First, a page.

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Inspiration and Authority: Nature and Function of Christian Scripture [Paperback]

By Paul J. Achtemeier (Author)
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Item Specifications...

Pages   176
Est. Packaging Dimensions:   Length: 8.54" Width: 5.42" Height: 0.44"
Weight:   0.55 lbs.
Binding  Softcover
Release Date   Jun 30, 1999
Publisher   Hendrickson Publishers
ISBN  1565633636  
EAN  9781565633636  

Availability  0 units.

Item Description...
This book is for the large body of Christians looking for a nonfundamentalistic doctrine of Scripture, it could play a major role in creating a framework for them. He comes across as posessing a deep love and respect for the Bible and for the Lord, and eager for people to place their minds and lives beneath its authority. He offers us in the end of the doctrine of a covenental Scripture given by God to his people for their edification and renewal, a dynamic document which can perform this service two thousand years after its completion, confronting us with God's Word for our situation, through the power of the Spirit.

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More About Paul J. Achtemeier

Register your artisan biography and upload your photo! Paul J. Achtemeier (1927-2013) was Herbert Worth and Annie H. Jackson Professor of Biblical Interpretation Emeritus at Union Theological Seminary in Richmond, Virginia. He served as the president of both the Society of Biblical Literature and the Catholic Biblical Association. He authored a number of books, including 1 Peter (Hermeneia) and, with Elizabeth Achtemeier, The Old Testament Roots of Our Faith, and was the general editor for the Harper Bible Dictionary.

Paul J. Achtemeier currently resides in the state of Virginia.

Paul J. Achtemeier has published or released items in the following series...
  1. Hermeneia: A Critical & Historical Commentary on the Bible
  2. Interpretation: A Bible Commentary for Teaching & Preaching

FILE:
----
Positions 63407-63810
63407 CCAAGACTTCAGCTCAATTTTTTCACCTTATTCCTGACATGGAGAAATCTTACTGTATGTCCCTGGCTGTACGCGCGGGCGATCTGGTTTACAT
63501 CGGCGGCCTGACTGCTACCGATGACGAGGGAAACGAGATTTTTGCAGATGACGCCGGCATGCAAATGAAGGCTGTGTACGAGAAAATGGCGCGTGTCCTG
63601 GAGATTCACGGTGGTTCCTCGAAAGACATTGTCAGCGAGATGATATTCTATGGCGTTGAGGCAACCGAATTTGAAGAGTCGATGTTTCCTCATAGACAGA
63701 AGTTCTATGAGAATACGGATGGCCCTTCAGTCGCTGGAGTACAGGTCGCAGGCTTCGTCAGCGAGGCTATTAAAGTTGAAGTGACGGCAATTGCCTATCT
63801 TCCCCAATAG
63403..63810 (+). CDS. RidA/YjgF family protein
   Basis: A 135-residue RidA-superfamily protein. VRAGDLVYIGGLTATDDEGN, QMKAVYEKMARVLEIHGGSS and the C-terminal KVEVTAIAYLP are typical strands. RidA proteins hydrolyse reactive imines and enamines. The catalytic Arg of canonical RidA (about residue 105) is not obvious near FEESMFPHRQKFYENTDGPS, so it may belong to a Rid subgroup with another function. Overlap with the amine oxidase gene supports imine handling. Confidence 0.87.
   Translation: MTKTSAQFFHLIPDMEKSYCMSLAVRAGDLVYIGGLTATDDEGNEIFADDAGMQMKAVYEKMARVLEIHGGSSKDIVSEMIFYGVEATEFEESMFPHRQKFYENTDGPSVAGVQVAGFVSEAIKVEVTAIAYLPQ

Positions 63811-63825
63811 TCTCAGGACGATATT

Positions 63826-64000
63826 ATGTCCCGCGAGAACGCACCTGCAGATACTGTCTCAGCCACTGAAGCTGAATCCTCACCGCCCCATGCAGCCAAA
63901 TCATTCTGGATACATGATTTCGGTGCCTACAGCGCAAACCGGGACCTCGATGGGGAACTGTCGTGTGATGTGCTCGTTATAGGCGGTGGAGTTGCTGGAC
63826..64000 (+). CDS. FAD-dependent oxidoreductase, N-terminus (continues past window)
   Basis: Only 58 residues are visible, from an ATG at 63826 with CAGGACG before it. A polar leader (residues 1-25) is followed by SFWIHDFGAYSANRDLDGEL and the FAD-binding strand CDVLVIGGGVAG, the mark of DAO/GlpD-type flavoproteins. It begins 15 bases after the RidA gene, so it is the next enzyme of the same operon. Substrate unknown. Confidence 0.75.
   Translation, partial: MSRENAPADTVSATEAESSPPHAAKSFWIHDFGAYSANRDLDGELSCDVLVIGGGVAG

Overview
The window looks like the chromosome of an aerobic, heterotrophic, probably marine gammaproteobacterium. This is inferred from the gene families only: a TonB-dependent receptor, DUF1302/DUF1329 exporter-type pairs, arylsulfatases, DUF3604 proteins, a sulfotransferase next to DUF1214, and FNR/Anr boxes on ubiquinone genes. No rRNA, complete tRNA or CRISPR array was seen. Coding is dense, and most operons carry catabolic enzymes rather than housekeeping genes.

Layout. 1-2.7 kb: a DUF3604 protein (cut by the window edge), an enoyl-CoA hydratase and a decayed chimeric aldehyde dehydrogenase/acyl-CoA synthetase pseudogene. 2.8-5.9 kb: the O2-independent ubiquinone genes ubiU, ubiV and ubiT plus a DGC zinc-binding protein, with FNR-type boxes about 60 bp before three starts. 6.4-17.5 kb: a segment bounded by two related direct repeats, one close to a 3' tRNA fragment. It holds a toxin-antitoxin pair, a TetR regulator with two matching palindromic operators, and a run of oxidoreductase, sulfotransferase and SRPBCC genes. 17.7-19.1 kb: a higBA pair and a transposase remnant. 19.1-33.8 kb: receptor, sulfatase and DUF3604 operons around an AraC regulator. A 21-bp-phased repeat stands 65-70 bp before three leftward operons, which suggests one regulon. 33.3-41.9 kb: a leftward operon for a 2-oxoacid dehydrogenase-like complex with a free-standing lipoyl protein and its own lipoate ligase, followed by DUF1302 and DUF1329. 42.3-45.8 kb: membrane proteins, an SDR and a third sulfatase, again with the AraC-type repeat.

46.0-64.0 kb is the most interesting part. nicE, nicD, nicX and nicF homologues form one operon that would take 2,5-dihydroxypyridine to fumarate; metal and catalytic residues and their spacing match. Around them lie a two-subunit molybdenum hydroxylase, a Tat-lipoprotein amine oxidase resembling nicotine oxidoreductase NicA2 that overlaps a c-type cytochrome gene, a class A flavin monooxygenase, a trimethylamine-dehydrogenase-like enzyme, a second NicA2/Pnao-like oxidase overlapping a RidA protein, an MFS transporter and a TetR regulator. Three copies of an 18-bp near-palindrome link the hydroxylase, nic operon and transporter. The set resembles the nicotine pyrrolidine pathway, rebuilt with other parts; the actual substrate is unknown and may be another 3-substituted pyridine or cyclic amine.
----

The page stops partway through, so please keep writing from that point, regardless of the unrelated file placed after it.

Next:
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Reviews - What do our customers think?
A Rare, Short and Potent Book on the "Inspiration" of the Biblical Text.  Oct 14, 2008
This is a rare book on inspiration in the sense that it is short (only 176 pages). It is also rare in the regard it has for presenting multiple sides clearly and fairly. I cannot fully explain my understanding of what "divine inspiration" means in a book review. I am still trying to figure out a tenable expression of it in the first place. But suffice it to say that "inspiration" doesn't mean what I used to think that it did. This book is likely to help its readers navigate that territory with greater care, even if it does not leave them with nice and tidy definition. A sampling of questions that Achtemeier's book explores is: Does "inspiration" refer to the authors of the Bible's books or to their words? Does it have to do with the meaning behind the message, the Spirit behind the message, or the God who stood behind the Spirit who stood behind all of the authors, scribes and editors of the words? The issues are far more complex than I was ever taught in church.

Because it is so succinct, the author doesn't spend much time discussing the multiple authors, redactors, editors and versions (especially in the Old Testament) of the text that have filtered their way in to the scriptures as we have them now. But, if you have studied that lurching process and been dismayed at its haphazard and seemingly underhanded way of compiling what we have as "the Bible," this book can calm some nerves and maybe even rekindle some confidence in the text. However, IF a reader thinks that the Bible as we have it today is the same as that which all of our faithful forbears (and the original audiences) possessed, then a lot of this book may be lost on him or her.